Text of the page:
Fixing my sleep, Part 1: The problem

Sleep…it consolidates our memories, cleans up free radicals, fights cancer, and helps us look and feel younger and more energetic. And when sleep goes wrong, it impacts every aspect of our lives: mood, memory, appetiteheart health, and more.

I’ve had insomnia in differing degrees of hideousness ever since I hit perimenopause about 12 years ago. In fact, I’m writing these words at 3:30 AM. Sigh.

If you struggle with sleep, you know that insomnia is a double whammy, making life miserable both while it’s happening — e.g., at 2 AM, when you wish someone would hit you over the head to render you unconscious — and the following day, when you’re either (A) drowsy or (B) amped up on cortisol and caffeine.  Whoohoo!

I never have trouble falling asleep because I’m always exhausted, but I sleep lightly, with a lot of blanket-adjusting and pillow-repositioning, and I get up 3 or 4 times a night to pee. Some nights (like tonight) I fully wake up for a couple of hours too, usually starting around 1:00 or 2:00 AM.

Even if I get 8 or 9 hours in bed without the 2 AM awakening, I usually wake up tired because of my light, fragmented sleep. When I’m truly desperate, I nap under my desk at lunch — just 20 minutes helps me survive the day.



Yes, I really do this. #desperation!

What can we do about this? Fixing my insomnia is one of the toughest problems I’ve ever struggled with, and I haven’t solved it yet.

A list of stuff I’ve tried is below — let me know your thoughts, solutions, and suggestions in the comments. I’m always looking for new ideas! Sleep is too important to give up on.

What I’ve tried so far

Bear in mind these were not-very-scientific experiments with an n of 1 (me). As they say, “Your mileage may vary.”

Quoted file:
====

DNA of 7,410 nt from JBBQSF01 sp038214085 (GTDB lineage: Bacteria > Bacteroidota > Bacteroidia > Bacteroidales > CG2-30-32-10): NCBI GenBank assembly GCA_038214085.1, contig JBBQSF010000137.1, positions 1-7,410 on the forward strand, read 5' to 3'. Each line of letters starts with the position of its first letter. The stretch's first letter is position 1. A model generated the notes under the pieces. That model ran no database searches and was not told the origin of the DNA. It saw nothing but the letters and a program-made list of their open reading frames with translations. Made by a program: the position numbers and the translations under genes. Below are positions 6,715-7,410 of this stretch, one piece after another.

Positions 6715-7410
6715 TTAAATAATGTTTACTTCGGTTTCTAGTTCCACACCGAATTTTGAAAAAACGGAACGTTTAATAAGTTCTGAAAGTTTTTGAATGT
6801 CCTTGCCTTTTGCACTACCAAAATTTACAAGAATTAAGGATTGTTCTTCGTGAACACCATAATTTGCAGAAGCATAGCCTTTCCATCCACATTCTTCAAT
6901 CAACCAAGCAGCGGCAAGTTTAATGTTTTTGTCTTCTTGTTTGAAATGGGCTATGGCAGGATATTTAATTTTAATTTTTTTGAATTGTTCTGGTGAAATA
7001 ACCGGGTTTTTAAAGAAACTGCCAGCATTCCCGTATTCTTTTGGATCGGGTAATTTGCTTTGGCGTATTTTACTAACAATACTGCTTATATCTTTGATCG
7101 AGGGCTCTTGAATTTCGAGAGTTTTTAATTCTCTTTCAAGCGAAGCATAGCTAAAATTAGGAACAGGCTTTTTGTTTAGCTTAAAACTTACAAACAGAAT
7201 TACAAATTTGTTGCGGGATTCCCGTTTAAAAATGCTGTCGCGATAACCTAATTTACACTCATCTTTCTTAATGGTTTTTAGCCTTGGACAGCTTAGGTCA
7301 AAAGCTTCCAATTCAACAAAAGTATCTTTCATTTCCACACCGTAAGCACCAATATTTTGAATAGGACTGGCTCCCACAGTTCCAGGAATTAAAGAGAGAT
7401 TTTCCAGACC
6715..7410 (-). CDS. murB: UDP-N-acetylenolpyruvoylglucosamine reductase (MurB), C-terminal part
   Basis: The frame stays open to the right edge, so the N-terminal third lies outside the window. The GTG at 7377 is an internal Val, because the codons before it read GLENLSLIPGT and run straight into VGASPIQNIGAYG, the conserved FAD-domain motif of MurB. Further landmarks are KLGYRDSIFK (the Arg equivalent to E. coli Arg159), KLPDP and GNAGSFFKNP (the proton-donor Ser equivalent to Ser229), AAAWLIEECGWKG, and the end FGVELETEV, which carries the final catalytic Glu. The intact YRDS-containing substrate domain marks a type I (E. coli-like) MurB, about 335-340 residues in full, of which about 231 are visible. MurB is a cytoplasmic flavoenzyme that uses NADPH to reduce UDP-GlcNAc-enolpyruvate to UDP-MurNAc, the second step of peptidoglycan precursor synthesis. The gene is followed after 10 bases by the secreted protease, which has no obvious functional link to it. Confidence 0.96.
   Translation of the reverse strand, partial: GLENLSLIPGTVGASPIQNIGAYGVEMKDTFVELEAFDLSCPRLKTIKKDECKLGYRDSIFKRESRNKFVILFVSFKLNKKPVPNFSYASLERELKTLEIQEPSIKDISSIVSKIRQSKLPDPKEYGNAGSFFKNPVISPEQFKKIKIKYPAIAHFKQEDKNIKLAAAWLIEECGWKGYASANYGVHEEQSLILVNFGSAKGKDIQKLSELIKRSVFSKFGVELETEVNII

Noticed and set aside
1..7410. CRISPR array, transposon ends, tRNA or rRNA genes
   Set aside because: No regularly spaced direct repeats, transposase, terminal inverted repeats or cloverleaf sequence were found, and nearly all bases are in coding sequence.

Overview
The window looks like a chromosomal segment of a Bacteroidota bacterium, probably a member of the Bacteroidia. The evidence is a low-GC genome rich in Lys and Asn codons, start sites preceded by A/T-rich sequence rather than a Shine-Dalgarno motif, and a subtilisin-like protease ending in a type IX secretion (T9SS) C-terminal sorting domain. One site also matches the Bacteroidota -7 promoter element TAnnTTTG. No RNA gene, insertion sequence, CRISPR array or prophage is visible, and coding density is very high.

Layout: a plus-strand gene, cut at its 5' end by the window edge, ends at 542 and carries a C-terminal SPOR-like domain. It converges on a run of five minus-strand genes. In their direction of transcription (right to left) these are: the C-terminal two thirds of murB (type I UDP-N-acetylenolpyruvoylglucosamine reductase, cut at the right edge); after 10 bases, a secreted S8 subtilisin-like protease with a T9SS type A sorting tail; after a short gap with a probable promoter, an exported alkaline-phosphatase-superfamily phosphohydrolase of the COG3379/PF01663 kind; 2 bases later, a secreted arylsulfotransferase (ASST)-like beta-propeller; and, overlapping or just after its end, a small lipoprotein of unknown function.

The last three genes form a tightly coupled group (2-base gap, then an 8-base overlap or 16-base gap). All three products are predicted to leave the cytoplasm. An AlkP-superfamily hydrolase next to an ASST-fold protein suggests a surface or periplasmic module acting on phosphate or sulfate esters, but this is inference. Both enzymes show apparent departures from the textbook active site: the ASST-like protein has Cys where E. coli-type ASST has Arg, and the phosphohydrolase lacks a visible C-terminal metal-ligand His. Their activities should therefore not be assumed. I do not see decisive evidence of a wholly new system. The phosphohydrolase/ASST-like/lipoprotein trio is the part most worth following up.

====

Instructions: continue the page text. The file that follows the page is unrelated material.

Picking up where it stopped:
• Exercising a lot: E.g., 3 workouts in one day.  It seems counterintuitive, but a day featuring deep-water pool running, a brisk walk, and a tough cross-country ski session didn’t stave off insomnia (though I’m sure it had other health benefits). I’ve noticed this after other tough workouts, too. “Tonight, I’m sure I’ll sleep well!” I say to myself, ever optimistic. But no. Friends who are ultra-runners reported a similar effect: after a 50k race in the mountains, they slept more lightly than usual. Maybe it’s the stress hormones?
    Verdict: Didn’t make any difference.
  • Avoiding caffeine:  I started drinking coffee (1 cup, super weak) only about 2 years ago. For a while I was a nuisance to my friends, telling them excitedly, “Wow, this stuff really makes you more alert!” (Who knew!?) After a few bad weeks of insomnia, I recently gave up coffee, switching to green tea. I feel somewhat calmer, but it might be because I also gave up Google News at the same time. (I told you this wasn’t scientific!)  Research shows that consuming caffeine can delay sleep onset, and that caffeine can stay in your system for a while — for most people, its half-life is about 4-6 hours, which means that after that time, half the dose you ingested is still there in your system, waiting to party come bedtime! As well, humans seem to have 3 possible different levels of sensitivity to caffeine. Where do you think you stand?
    Verdict: Helpful, but like many things in this list, giving up caffeine isn’t a magic bullet to fix my insomnia on its own.
  • Bioidentical progesterone:  Progesterone is a naturally occurring hormone that helps women’s bodies prepare for and maintain pregnancies. (Obviously this particular insomnia hack is available only to women — sorry, guys!) I was inspired to try this when I realized (1) my insomnia started at perimenopause (2) I always slept well when pregnant with my son, even though that was a stressful time in my life. There had to be a hormonal connection. And indeed it seemed there might be: see this great post from one of my favourite bloggers. My doctor took a bit of convincing, but now I take 2 or 3 100-mg capsules of promterium every night at bedtime. When I first started it, it made me very drowsy during the day, so I had to scale back the dose.